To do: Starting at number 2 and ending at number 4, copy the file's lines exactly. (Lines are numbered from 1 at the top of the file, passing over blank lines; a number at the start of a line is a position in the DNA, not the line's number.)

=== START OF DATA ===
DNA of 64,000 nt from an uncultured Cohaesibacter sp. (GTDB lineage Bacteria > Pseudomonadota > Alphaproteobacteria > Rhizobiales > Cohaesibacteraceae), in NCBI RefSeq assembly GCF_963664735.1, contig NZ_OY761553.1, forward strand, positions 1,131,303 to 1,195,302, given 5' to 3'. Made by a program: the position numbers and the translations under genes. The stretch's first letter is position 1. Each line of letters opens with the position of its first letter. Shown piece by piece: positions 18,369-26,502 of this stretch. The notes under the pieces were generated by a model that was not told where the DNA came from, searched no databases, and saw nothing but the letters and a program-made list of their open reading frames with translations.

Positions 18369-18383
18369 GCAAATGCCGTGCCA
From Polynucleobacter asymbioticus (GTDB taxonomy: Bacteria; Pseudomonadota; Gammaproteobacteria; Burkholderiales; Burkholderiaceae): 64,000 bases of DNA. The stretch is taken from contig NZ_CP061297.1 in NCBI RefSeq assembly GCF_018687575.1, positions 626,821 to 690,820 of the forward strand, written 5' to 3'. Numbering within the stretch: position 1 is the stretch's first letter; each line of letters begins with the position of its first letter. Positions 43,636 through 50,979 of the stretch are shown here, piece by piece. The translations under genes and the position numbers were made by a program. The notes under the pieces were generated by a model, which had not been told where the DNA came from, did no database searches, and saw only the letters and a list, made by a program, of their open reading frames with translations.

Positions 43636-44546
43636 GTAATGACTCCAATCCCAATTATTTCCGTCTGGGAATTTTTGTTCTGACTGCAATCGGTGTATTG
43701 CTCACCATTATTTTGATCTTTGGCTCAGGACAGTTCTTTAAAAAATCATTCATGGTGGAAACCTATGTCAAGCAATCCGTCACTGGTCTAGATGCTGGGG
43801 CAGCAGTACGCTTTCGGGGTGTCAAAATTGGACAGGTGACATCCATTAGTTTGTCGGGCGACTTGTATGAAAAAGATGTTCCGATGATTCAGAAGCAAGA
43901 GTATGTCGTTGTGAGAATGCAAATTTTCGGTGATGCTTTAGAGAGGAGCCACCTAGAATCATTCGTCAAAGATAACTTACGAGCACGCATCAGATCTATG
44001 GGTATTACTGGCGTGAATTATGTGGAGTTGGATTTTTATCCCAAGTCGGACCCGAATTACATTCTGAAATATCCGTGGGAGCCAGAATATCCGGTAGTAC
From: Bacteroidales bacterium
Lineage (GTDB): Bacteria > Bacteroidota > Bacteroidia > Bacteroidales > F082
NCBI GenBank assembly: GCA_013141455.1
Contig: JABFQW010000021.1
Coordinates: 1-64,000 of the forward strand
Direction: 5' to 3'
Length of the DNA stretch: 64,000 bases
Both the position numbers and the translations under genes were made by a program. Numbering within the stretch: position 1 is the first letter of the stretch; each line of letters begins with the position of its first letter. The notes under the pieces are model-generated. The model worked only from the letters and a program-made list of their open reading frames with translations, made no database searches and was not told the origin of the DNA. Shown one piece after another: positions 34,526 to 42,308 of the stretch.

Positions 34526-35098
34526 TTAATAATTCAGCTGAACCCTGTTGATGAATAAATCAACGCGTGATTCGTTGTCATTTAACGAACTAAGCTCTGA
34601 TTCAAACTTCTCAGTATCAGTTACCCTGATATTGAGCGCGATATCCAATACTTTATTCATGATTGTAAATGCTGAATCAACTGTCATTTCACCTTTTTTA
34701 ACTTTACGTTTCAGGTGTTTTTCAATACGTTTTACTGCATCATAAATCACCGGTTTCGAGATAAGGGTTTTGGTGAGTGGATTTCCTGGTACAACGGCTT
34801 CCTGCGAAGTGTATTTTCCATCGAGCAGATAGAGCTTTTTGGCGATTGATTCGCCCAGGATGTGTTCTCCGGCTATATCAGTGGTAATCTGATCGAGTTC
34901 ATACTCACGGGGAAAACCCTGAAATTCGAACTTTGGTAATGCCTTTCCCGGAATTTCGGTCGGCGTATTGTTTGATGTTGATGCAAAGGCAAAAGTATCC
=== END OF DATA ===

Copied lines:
Positions 18369-18383
18369 GCAAATGCCGTGCCA
From Polynucleobacter asymbioticus (GTDB taxonomy: Bacteria; Pseudomonadota; Gammaproteobacteria; Burkholderiales; Burkholderiaceae): 64,000 bases of DNA. The stretch is taken from contig NZ_CP061297.1 in NCBI RefSeq assembly GCF_018687575.1, positions 626,821 to 690,820 of the forward strand, written 5' to 3'. Numbering within the stretch: position 1 is the stretch's first letter; each line of letters begins with the position of its first letter. Positions 43,636 through 50,979 of the stretch are shown here, piece by piece. The translations under genes and the position numbers were made by a program. The notes under the pieces were generated by a model, which had not been told where the DNA came from, did no database searches, and saw only the letters and a list, made by a program, of their open reading frames with translations.